A vulcanian eruption is an explosive type of eruption, emitting lava fragments into the atmosphere which do not take on a round shape during flight, as they are too viscous or already partially solidified.
The typical shape is therefore that of a rugby ball. These eruptions have moderate energy, when compared, for example, to Plinian eruptions, and they erupt a large amount of ash, bread-crust bombs and blocks.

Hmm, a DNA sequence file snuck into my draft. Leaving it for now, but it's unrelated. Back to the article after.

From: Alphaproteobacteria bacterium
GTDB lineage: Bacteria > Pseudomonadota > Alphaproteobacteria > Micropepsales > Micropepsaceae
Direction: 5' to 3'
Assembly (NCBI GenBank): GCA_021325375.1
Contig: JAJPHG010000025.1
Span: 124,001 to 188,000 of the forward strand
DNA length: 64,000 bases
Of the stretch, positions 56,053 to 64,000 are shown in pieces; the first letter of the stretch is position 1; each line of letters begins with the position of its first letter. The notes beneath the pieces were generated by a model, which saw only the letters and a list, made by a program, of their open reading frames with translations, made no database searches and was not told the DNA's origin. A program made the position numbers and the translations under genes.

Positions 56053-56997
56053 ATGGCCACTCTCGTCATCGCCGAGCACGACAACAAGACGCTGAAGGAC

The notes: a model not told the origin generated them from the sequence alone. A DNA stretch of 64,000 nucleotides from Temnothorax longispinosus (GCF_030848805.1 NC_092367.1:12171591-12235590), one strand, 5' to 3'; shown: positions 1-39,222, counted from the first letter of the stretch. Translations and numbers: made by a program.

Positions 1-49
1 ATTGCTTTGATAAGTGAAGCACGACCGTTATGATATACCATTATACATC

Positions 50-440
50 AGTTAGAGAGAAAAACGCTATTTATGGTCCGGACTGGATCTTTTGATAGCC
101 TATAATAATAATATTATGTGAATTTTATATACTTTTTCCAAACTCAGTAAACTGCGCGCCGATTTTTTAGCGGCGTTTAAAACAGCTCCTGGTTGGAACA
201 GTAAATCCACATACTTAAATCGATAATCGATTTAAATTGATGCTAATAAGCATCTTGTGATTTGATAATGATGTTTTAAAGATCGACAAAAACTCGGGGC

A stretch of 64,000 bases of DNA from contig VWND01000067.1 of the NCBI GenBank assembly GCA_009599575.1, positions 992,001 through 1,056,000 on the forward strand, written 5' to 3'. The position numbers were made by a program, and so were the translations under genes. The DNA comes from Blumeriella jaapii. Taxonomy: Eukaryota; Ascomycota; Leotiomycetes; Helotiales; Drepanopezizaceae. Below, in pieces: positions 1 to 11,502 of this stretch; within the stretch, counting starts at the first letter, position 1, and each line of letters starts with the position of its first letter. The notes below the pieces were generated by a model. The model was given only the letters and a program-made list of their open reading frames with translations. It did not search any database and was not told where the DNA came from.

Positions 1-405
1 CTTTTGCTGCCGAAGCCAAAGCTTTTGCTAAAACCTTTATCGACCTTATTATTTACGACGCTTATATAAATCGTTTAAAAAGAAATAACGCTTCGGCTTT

Quite viscous magma is usually involved, which makes it difficult for gases to escape except under high pressure, causing the explosion. The name derives from the island of Vulcano, and is universally recognised and used in volcanology.